Archive for U.S. VAT?

Trump and a Democrat want a retaliatory tariff against VAT

Here in the U.S., VAT remains a strange and scary beast. There is now a proposal in Congress for a bill that imposes a fee on imports from a country where VAT is “border adjusted”. Yes, crazy!

The idea is that U.S. companies that import goods in VAT countries (i.e. almost every other country in the world) are being charged with import VAT. This import VAT is creditable / recoverable for domestic importers, but not for U.S. importers. Therefore, U.S companies that imports goods elsewhere are significantly worse off than domestic traders. This is protectionism and must be retaliated against.

And thus the House Representative Bill Pascrell, Jr. (see is introducing legislation that would impose a “tax” on imports into the U.S. from countries with a VAT.

The proposal is nonsense, because no U.S. trader would substantially import goods in another country if he couldn’t get the VAT back. There are multiple alternatives to streamline this type of transaction in the company’s supply chain. For example:

  1. The U.S. company can sell to a local customer with the provision that the customer is the importer of record. This is the most common structure. The U.S. company would ideally transfer ownership of the goods to the customer before import, and the customer pays all the import taxes, fees etc. Typically the import VAT is recoverable for the customer.
  2. The U.S. company can appoint a local middleman, commissionaire or a distributor in-between the sales transaction. The middleman would be the importer of record.
  3. In some countries (like in the Netherlands) the U.S. company can even appoint a fiscal representative – a local rep that only reps for the import, and can reclaim the VAT on the U.S. company’s behalf.
  4. In the EU and in some other countries, the U.S. company can simply register for VAT. This would make sense if the U.S. company wants to retain control of the goods, for example when the goods are price-sensitive. If the U.S. company registers for VAT, he can potentially reclaim the import VAT.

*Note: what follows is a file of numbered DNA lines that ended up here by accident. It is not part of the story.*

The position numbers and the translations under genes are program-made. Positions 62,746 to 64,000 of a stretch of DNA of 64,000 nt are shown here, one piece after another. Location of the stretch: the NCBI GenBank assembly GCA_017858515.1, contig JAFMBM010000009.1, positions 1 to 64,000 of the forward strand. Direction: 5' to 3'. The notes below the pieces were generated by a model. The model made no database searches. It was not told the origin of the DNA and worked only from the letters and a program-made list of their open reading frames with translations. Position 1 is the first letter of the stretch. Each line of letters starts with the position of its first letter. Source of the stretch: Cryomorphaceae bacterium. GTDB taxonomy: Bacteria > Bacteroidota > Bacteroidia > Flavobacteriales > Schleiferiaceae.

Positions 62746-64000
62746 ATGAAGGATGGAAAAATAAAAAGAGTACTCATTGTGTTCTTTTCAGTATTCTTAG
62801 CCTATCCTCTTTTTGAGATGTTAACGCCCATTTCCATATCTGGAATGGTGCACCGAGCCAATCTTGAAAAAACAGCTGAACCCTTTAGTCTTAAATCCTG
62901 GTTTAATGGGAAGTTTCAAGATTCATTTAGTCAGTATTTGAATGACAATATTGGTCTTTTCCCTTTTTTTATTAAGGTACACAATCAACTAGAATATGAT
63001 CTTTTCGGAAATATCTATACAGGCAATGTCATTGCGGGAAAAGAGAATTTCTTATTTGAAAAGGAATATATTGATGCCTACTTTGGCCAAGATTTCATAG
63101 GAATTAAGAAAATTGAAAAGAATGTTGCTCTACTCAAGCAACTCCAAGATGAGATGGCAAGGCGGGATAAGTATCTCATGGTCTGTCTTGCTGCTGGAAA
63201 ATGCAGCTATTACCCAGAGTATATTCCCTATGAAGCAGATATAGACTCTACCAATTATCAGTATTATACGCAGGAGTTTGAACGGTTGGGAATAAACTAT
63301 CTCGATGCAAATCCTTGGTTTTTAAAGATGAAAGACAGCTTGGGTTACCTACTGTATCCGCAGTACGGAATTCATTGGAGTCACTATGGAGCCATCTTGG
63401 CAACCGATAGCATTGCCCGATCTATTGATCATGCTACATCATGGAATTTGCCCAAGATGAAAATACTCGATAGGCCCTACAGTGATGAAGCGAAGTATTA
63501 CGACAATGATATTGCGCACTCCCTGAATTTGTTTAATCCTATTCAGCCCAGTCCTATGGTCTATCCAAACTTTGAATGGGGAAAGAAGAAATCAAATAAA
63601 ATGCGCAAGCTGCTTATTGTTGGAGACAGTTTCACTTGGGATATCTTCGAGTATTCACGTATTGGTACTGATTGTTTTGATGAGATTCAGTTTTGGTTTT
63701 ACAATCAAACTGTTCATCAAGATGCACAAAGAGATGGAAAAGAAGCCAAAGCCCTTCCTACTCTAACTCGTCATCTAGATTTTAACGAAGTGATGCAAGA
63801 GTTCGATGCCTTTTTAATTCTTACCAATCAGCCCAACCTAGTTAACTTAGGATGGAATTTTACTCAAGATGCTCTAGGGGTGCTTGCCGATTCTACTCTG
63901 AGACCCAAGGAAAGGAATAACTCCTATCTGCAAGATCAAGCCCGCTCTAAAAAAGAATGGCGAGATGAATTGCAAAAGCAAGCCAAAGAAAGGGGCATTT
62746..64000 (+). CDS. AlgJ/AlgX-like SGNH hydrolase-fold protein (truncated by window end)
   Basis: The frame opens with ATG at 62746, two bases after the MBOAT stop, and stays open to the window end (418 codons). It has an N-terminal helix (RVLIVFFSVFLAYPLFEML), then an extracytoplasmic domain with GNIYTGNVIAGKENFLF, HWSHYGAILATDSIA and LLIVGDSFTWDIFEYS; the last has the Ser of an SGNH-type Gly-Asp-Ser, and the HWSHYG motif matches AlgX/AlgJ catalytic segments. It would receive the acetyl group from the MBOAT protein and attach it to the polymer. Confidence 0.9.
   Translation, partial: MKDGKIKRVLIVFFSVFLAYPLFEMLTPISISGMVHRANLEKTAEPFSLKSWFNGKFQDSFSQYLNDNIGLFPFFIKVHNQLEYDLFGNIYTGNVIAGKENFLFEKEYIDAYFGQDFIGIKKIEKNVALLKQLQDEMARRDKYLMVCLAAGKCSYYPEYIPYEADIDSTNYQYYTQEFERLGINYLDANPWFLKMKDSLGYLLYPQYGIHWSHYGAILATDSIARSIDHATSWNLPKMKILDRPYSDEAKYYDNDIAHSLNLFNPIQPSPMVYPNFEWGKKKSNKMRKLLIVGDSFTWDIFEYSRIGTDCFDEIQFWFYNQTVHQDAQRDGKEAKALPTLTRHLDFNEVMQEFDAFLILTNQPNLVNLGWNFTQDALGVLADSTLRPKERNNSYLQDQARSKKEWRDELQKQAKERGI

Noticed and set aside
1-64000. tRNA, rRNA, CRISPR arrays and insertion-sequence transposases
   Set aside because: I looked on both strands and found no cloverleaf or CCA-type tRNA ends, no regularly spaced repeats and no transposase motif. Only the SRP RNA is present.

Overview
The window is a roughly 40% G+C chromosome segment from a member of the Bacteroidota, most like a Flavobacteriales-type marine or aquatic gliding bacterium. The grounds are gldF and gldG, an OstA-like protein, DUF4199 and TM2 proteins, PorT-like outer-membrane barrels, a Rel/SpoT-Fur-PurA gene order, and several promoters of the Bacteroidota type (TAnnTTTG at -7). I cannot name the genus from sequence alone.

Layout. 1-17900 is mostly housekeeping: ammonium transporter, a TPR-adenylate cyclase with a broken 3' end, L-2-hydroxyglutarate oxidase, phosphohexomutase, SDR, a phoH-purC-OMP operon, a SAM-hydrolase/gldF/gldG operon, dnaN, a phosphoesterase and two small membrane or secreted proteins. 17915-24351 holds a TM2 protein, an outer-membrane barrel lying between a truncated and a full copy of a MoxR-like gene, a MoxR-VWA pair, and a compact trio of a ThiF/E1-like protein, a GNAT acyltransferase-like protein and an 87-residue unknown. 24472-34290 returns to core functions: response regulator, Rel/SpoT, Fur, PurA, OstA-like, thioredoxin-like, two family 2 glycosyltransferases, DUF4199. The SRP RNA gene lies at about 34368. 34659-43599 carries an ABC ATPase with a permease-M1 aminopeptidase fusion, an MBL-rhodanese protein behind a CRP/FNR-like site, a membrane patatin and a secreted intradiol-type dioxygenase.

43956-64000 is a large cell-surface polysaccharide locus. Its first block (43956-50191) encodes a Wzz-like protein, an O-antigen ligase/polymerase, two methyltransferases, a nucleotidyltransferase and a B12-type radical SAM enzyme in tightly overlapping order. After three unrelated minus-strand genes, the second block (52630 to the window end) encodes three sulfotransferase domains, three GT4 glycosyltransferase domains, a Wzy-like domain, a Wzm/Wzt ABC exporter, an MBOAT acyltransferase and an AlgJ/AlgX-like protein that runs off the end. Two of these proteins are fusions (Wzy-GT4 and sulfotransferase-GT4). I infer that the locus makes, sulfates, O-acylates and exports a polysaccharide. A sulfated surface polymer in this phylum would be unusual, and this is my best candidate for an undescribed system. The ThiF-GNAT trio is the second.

Anyway, plenty of alternatives are available for a VAT and pain free import.

The interesting aspect of this nonsense is that the Congressman is a Democrat, but this “Border Tax Equity Act” is straight out of Republican presidential candidate Trump’s Economic Plan. Even better, there is a memo from a Trump adviser who says:

“[…] the VAT is imposed on all goods that are imported and consumed domestically so that a product exported by the US to a VAT country is subject to the VAT. This turns the VAT into an implicit tariff on US exporters over and above the US corporate income taxes they must pay. Thus, under the WTO system, American corporations suffer a “triple whammy”: foreign exports into the US market get VAT relief, US exports into foreign markets must pay the VAT, and US exporters get no relief on any US income taxes paid.”

(see the attached document “Scoring the Trump Economic Plan: Trade, Regulatory, & Energy Policy Impacts”, page 12/13).

I already spent enough time on this crap – enjoy yourself reading the documents below.

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Yet another “VAT in the U.S.” attempt

Another proposal for U.S. tax reform has been launched – this time it comes down to abolition of corporate income tax, simplification of personal income tax and a VAT (a “credit-invoice based consumption tax”) at a rate of 7% to somewhat make up for the revenue loss.

The Tax Foundation provided a detailed analysis of the plan and concludes:

“Rep. Jim Renacci’s tax plan would reform the individual income tax and replace the corporate income tax with a credit-invoice value-added tax. If enacted, his plan would reduce federal revenues by $845 billion over the next decade. The Renacci plan would significantly reduce marginal tax rates on capital and labor income, which would result in a substantial increase of the size of the U.S. economy in the long run. This would increase the revenue that the tax plan would ultimately collect, making the plan slightly revenue positive. Rep. Renacci’s plan would increase after-tax incomes for taxpayers at all income levels.”

See more here:

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Wrapping up the Puerto Rico VAT debacle

I have seen many botched implementations of VAT, or clueless last-minute VAT rate changes, but the non-VAT implementation in Puerto Rico underperforms the lowest of expectations.

Companies, particularly retailers, have spent ten of millions of dollars on IT and consultants support over the past 12-18 months to prepare their ERP systems and tax determination processes. Only to see Puerto Rico negate their plans to implement a VAT at the very last minute.

Gosh, the last clarification provided by the PR Treasury – without any indication that VAT may not happen – dates from May 25 – 6 days before the non-event.